The Song of Phemius and the Sorrow of Penelope signed with initials and dated 'T.R.S.1897' (lower right) oil on canvas 35 x 72½ in. (88.8 x 184.2 cm.)
The present work is one of a series inspired by Homer's Odyssey. In 1897, the year the picture was executed, Spence exhibited The Temptation of Odysseus by Circe at the Royal Academy (no. 604).
The scene depicted here represents an incident before Odysseus's return when Penelope his wife believed him dead and was surrounded by suitors. She repeatedly put them off by saying she had first to finish weaving a winding sheet for her father-in-law Laertes, but at night she secretly undid her day's work. Here, Phemius is prevailed upon to entertain the suitors and is singing of Odysseus's return from Troy, and of the disasters that Pallas Athene made his army suffer. Standing behind Phemius, Penelope pleads with the minstrel to sing something more cheerful:
O Phemius... I bid thee cease, For the heart that is dear in my breast doth it ever waste and wear, Since I, and I above all, a ceaseless sorrow bear For so dear a head sore longing, remembering still the man Whose fame was abroad in Hellas, and through mid Argos ran.
(The Odyssey, Book I, translated by William Morris).
Thomas Ralph Spence was born in Yorkshire to a family of builders and stone masons. After an apprenticeship with a firm of architects in Newcastle he moved to London, where he became famous as a painter and architect. He exhibited at the Royal Academy throughout the 1890s and in 1910 the Fine Art Society held an exhibition of his oil sketches of Italy, Greece and Spain. His architectural work is exemplified by Jesmond Church in Newcastle, and his interior decoration can be seen at All Saint's Church in Ennismore Gardens, and in the Hall of St. Paul's School, Hammersmith.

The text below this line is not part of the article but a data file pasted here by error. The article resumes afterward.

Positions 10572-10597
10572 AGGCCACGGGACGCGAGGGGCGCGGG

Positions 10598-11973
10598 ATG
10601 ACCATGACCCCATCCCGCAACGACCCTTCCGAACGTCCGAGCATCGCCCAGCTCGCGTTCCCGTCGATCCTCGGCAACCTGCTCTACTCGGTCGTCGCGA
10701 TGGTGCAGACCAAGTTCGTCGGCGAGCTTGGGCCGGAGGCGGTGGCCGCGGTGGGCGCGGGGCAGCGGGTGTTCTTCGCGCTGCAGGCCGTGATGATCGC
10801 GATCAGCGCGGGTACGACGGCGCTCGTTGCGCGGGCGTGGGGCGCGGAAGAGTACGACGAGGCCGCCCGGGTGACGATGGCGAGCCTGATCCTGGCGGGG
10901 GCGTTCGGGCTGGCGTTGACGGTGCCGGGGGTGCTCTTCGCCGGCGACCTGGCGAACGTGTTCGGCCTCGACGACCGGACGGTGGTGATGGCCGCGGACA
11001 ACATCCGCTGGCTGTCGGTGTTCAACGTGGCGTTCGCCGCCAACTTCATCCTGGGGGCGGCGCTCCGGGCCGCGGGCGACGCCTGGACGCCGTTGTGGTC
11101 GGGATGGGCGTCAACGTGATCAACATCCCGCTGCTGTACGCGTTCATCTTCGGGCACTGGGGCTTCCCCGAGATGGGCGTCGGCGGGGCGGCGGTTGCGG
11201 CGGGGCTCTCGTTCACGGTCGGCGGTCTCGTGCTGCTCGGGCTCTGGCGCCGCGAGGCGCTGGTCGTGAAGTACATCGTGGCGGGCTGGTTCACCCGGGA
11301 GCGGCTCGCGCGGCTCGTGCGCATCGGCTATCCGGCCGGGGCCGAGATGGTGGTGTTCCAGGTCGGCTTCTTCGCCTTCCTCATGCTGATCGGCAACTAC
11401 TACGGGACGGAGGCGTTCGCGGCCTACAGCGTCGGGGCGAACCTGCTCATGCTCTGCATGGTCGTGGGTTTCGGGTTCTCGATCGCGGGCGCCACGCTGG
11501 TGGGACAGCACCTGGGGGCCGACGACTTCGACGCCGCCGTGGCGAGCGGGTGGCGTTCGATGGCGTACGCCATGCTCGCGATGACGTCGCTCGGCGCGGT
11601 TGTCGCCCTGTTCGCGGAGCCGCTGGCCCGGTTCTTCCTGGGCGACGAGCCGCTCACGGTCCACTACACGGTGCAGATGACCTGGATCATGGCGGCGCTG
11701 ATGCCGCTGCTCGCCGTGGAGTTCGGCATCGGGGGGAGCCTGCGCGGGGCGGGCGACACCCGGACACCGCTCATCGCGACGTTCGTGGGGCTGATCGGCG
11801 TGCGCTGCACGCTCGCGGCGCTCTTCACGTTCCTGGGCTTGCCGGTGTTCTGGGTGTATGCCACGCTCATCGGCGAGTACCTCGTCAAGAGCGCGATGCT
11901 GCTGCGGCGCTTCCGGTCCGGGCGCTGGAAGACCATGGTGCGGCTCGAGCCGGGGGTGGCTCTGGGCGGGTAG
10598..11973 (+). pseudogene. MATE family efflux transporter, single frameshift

"A stately girl winding round her head the figured cloth of her turban, while a little girl in blue dress holds for her the looking-glass".
Athenaeum, 1880 Vol I, p. 572
"The ingenuous looks of the child, and the refined colour of her draperies are of first-rate quality, and distinguished by delicate finish. The principal figure is at once graceful and stately, and, according to the mood adopted by the painter, is admirable throughout, because it perfectly fulfils its intended purpose. The accessories, rich in black and gold, sumptuous colouring, and rich illumination are in perfect keeping with the motive of the picture."
This is the oil study for the picture exhibited at the Royal Academy in 1880, No. 256The group also appears in the fresco 'The Arts of Industry as Applied to Peace', executed 1883-6, for which the oil cartoon was exhibited at the Royal Academy in 1873The model for the young girl was Isabell Helena Pullar, Dorothy Dene's youngest sister.
There is another sketch in the Victoria and Albert Museum
This is a delightful informal portrait of the Royal Family on holiday at Balmoral (acquired in 1848). It shows an 'expedition' up Lochnagar (4000 ft) that lies to the south of Balmoral and which Queen Victoria called "the jewel of all the mountains here."The mountain is still in the distance here. Prince Alfred precedes the Queen and Princess Alice is shown just behind her Father, the Prince Consort.
[The Castle of Ischia (Castello D'Ischia) from the Mole]
commissioned by G. Knott
56 x 91"
exhibited at the RA 1841
seems to have been painted (or sketched) on his journey to Naples in 1838 probably on Christmas Eve when there was a violent storm. It was a big success at the RA and Goodall made a fine engraving of it in 1844 for the Art Union.
56 x 91" commissioned by G. Knott and in his collection to 1845 exhibited RA 1841